As women, we do not always feel confident in our work and careers. What is self-doubt? It means not truly believing in yourself, not believing in your abilities and your readiness to get the job done. Self-doubt is not having the confidence to be sure that you can do something, that you have what it takes, whether it is knowledge or the experience necessary to excel. Statistics say that self-doubt can be largely a gender issue for women, that given a new advancement opportunity women believe they must be 100 percent prepared and ready to take on a new responsibility while men do not believe they have to be fully prepared or experienced to take on new challenges. The statistics confirm this, to be successful in your field, you not only have to be knowledgeable, experienced, and competent….but you must be confident. If you are not seen as confident, it will impair your career success.
During my long career I have often experienced self-doubt, and so have many of my podcast guests. Here are some tips on what we’ve learned:
How Does Our Self-doubt Come About?
These internal things we say to ourselves about doubting our abilities or readiness can be traced back to how we were socialized in our early lives. Whether it’s family of origin, society, or early messages in school, girls are often given messages that they are not as smart as men or as competent. We receive mixed signals around the choices we make around having a career and having a family as well as the emphasis by our society that women be attractive.
We must “talk back” to these beliefs about ourselves by knowing we deserve opportunities and excellent compensation. It is helpful to have a very strong core belief in ourselves and do what we can to reinforce this. What do we need to say to ourselves to reinforce our belief that we belong, that we fit in, we are worthy of advancement, and being well-compensated?
Being knowledgeable in your industry is a big advantage in helping alleviate self-doubt and build confidence. Be a student of your industry, master your craft. Understand and learn as much as you can about everything which affects your industry. Read as much as you can, listen….and….let people know you know your stuff by offering your opinions on these subjects! Become an expert. Write for publications, speak at events. I did this for years to build credibility in my industry.
The workplace is a minefield of messages to us that perhaps we do not belong, we are not deserving of opportunities, not as smart or competent as our male colleagues. These messages can negatively affect our confidence. We often find we must prove we know what we are doing and are competent when often men do not have to prove their competence, it is often automatically taken for granted. There are still systems of gender discrimination, conscious and unconscious biases, male power structures. There can be microaggressions which are indirect expressions of sexism. They are those subtle things people say which serve to minimize us such as:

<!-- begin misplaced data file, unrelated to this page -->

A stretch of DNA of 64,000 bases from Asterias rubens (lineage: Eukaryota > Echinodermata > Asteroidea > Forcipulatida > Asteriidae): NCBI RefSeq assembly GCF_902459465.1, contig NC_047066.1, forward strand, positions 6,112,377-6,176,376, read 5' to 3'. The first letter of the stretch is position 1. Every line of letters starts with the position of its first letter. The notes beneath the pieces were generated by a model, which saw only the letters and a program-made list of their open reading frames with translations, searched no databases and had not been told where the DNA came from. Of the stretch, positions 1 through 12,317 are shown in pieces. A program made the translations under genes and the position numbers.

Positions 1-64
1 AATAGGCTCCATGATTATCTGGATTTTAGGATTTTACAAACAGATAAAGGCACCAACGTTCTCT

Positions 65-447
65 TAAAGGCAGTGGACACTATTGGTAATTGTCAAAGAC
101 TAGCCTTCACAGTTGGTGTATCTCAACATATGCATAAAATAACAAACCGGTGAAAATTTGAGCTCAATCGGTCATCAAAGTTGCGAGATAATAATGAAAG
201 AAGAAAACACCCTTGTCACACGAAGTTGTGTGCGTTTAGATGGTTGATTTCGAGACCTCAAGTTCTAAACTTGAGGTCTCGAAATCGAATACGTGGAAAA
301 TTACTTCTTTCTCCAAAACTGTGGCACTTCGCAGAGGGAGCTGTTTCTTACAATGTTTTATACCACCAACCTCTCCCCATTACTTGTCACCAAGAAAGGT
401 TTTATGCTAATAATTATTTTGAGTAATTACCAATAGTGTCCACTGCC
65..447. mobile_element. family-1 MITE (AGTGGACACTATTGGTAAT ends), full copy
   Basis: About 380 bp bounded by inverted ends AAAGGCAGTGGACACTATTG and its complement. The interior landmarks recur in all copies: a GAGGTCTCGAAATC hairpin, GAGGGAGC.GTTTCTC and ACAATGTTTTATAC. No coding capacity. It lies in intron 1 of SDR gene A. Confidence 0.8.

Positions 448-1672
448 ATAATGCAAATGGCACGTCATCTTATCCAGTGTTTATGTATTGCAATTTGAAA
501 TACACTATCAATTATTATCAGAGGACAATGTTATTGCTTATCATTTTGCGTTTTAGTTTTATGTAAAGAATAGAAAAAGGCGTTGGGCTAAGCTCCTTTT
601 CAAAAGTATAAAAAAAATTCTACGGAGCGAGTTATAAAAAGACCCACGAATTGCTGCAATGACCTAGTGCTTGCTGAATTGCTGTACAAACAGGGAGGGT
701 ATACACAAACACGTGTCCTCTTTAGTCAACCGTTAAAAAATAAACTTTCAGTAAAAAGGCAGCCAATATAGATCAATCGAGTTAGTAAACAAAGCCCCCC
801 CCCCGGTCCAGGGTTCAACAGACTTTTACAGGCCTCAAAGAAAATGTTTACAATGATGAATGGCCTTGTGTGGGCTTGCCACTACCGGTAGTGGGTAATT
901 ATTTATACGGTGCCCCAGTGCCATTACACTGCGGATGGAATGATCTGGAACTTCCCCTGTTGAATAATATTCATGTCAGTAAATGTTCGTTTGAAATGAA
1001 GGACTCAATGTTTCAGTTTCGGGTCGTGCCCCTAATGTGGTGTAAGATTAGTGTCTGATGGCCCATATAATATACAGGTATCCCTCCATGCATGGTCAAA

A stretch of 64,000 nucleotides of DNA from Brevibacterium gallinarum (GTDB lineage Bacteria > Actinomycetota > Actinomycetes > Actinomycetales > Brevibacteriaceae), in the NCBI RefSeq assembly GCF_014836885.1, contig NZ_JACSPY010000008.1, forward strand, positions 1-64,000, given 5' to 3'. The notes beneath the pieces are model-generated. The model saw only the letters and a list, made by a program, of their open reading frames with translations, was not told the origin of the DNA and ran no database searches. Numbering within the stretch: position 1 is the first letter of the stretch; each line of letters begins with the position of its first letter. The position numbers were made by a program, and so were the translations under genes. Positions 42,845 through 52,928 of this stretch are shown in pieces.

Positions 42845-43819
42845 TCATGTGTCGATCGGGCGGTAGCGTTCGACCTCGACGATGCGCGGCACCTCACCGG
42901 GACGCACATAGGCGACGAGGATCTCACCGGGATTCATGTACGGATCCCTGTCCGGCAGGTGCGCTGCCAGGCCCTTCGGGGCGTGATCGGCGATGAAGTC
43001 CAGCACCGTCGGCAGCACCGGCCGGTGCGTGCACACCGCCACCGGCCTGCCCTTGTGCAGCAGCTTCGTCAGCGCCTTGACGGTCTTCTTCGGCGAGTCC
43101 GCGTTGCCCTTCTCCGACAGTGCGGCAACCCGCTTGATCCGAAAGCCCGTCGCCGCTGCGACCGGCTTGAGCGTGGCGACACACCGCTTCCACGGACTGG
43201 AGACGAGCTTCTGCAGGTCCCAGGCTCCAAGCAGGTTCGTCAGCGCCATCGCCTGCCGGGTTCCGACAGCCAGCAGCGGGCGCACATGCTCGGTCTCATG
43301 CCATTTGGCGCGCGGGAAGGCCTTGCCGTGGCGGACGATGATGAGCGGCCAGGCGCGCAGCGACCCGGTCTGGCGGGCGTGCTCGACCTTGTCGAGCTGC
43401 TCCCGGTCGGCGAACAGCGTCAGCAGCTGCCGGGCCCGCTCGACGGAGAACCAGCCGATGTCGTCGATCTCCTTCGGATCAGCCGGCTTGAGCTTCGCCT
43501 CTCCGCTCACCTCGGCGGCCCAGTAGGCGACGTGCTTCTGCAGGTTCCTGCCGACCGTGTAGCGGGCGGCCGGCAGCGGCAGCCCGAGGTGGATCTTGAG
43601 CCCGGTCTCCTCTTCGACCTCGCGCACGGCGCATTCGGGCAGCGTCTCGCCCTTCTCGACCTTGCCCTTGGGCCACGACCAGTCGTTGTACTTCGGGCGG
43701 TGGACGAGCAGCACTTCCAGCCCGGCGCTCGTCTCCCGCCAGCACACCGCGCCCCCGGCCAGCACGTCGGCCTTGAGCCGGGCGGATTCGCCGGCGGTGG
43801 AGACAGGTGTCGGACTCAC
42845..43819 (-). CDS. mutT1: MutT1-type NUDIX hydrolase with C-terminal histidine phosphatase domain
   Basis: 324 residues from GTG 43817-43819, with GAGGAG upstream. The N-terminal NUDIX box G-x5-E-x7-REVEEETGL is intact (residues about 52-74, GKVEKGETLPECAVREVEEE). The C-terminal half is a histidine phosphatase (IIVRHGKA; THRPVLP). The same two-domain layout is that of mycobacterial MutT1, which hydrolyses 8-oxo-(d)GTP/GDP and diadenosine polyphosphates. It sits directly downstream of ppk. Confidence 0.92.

“You’re just being too emotional”
“Who takes care of your kids when you travel?”
“What does your husband think about all of your success”?
An important piece of advice: Stop caring so much about what people think of you….or what you think they think of you. Some people will like you, some people will not. The workplace is not a place where the goal is to make friends. Your goal is to do a great job, get paid, have opportunities and have job satisfaction.
Perhaps you walk into a meeting of mostly men and they do not make eye contact with you, only make eye contact with other men. You speak up about a topic but no one seems to hear you or gives you credit for a great idea. When you speak you are interrupted by the louder male in the room. These things have all happened many times during my career. What did I do? I set boundaries around being interrupted. I spoke up in a strong, authoritative voice and looked them in the eyes. And if someone took credit for my idea? I let him and the others there know….”I just said that”….or, “great idea, I’m glad I had it”…..maybe with a little humor thrown in to make my point without offending. Did they think I was “aggressive”? Maybe. Yet it is what I needed to do to take my seat at the table and endeavor to be treated with respect.
Make sure your boss and your husband/partner are clear that you need support from them. Your boss should be your ambassador on behalf of your career aspirations and support you. Your husband/partner should be doing half of what needs to be done around home and children's responsibilities. Build a team of people you trust, who are looking out for you and the success of your career who will tell you the truth. Use these people to help you.
Know you belong despite internal and external messages. Own your power. Be bold, speak up, know your value. There is really no reason to doubt yourself. It is not a level playing field for women in the workplace, but success is possible!
A Note From the Author, Susan Branscome
A podcast in which executive women who are leaders in their industries, companies, and most importantly...their lives, share inspiring stories about the obstacles they've overcome to succeed in a male-dominated world. Host & Creator: Susan Branscome
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